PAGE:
«NOAA Environmental Data Management Framework NOAA is, at its foundation, an environmental information generating organization. Fundamental to ...»
NAO 212-15 and EDMC Procedural Directives are high level. More detailed implementation guidance and recommended practices are recorded in the NOAA Environmental Data Management Wiki (12).
Project-specific technical documentation is also more detailed.
NAO 212-13 (13) establishes requirements for the protection of all NOAA IT resources, including data and information.
NOAA's Guiding Enterprise Architecture Principles (14) states that NOAA data are a corporate resource to be managed appropriately throughout their life cycle, and calls for technical solutions that are applicable NOAA-wide, standardized, interoperable, and secure.
2.2.3. National or inter-agency policies and documents There are a number of US national or inter-agency policies and documents relevant to the governance of NOAA data management practices.
OMB Circular A-16 (15) "provides direction for federal agencies that produce, maintain or use spatial data either directly or indirectly in the fulfillment of their mission," and defines the National Spatial Data Infrastructure (NSDI) as "the technology, policies, standards, human resources, and related activities necessary to acquire, process, distribute, use, maintain, and preserve spatial data."
The Digital Government Strategy (16) is intended to "unlock the power of government data to spur innovation" by enabling "an increasingly mobile workforce to access high-quality digital government information and services anywhere, anytime, on any device." The Strategy directs agencies to architect systems for interoperability and openness, to modernize content-publication models, and to deliver better, device-agnostic digital services at a lower cost.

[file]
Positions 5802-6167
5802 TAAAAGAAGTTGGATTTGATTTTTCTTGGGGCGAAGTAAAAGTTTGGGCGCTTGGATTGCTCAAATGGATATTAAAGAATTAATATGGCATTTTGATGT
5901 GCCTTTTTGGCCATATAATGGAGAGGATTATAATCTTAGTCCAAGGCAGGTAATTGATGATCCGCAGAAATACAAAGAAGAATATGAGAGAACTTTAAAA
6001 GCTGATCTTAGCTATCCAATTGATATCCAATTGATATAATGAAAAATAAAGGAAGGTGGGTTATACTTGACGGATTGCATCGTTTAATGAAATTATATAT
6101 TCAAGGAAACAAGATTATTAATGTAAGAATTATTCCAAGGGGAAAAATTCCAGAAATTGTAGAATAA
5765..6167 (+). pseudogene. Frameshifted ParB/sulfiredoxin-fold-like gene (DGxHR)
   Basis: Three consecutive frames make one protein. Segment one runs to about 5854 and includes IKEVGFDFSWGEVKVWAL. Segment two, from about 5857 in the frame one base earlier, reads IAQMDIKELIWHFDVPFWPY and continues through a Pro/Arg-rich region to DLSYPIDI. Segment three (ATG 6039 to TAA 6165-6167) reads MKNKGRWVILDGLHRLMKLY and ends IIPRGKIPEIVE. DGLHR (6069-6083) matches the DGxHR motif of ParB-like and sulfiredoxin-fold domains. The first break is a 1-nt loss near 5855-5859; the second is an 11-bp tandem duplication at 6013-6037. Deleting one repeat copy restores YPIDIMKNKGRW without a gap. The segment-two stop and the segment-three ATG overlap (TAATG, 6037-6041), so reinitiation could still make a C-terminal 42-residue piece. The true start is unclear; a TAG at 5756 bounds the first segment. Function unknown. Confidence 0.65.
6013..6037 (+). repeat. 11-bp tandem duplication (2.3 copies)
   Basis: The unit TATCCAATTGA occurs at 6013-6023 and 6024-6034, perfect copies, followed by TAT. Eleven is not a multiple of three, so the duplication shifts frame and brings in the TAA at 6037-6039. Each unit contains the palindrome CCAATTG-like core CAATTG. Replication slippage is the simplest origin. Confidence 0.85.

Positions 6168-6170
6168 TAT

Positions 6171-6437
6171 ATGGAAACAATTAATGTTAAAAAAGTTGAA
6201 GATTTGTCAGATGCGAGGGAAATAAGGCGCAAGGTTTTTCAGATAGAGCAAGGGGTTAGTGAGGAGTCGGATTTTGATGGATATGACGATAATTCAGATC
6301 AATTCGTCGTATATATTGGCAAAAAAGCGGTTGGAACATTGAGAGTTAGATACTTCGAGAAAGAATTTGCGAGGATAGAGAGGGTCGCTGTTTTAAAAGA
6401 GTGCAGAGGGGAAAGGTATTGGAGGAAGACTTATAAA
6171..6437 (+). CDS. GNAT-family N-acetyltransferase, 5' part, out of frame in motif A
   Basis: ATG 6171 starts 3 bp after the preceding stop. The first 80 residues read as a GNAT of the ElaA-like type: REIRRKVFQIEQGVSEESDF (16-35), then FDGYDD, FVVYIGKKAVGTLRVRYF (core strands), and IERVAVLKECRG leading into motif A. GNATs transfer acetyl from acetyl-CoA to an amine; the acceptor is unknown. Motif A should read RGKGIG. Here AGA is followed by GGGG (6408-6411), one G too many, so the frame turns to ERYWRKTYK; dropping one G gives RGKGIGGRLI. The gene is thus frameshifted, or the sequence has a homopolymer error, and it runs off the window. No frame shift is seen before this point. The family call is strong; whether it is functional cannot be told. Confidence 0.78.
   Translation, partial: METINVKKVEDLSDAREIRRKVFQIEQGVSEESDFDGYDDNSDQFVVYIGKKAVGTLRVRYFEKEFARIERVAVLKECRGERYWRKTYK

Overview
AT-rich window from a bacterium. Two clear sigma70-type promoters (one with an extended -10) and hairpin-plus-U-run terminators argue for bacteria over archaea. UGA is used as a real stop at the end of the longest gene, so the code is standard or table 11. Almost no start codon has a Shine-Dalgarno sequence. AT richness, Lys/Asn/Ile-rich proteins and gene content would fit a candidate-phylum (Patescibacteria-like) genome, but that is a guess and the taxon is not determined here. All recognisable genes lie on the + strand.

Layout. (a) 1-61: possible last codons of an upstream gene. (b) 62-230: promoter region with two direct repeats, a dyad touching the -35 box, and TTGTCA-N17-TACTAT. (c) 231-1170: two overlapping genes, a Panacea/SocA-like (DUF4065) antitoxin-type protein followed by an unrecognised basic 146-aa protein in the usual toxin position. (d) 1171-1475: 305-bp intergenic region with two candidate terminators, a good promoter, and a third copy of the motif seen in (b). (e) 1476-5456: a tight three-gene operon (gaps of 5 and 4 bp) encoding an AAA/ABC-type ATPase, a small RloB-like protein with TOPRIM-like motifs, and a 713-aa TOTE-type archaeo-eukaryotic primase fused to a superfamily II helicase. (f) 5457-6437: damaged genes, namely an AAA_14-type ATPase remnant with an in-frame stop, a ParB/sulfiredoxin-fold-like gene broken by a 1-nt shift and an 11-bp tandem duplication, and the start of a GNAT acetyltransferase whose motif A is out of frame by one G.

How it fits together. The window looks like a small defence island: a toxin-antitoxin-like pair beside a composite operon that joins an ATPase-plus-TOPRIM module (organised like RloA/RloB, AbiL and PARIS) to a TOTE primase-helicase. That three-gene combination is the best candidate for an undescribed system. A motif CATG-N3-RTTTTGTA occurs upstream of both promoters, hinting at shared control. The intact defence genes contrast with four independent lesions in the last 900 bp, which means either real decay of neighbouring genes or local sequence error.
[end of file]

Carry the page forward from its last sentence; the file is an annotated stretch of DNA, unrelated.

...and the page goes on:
The 25 Point Implementation Plan to Reform Federal IT (6) calls for consolidation of surplus or underutilized data centers and establishes a "Cloud-first" policy for acquisition of new computing capability. The Federal Cloud Computing Strategy (17) lays out the Cloud approach in greater detail. * The draft OMB Memorandum on "Managing Government Information as an Asset throughout its Life Cycle to Promote Interoperability and Openness" † states that " management of information resources must begin at the earliest stages of the planning process, well before information is collected or created" and directs federal agencies to use open standards, to design systems for interoperability and information accessibility, and to create and maintain a data inventory. The alignment between the draft OMB Memo and this NOAA EDM Framework is nearly complete, except that the Memo covers personally-identifiable information in greater detail.
2.2.4. External Coordination NOAA is not the only organization that produces and uses environmental data. In order to maximize compatibility of NOAA observations with other data it is important that there be awareness of and coordination with external bodies regarding standards and technical approaches. Furthermore, many NOAA-sponsored observations are tied to significant national and international components and activities. NOAA programs that participate in international observing activities should, where possible, influence those international structures to align with and benefit from NOAA data management practices but might not be held to same level of compliance as purely in-house systems. Relevant
external bodies include, among others:
• World Meteorological Organization (WMO)
• Committee on Earth Observing Satellites (CEOS) * See also Appendix B: Cloud Computing of this Framework.
† Draft circulated for NOAA review the week of 2012-11-26; issuance date to be determined.
Version 1.0 13 2013-03-14 NOAA Environmental Data Management Framework
• Coordination Group for Meteorological Satellites (CGMS)
• Intergovernmental Oceanographic Commission (IOC)
• Group on Earth Observations (GEO) and USGEO
• Federal Geographic Data Committee (FGDC)
• Open Geospatial Consortium (OGC)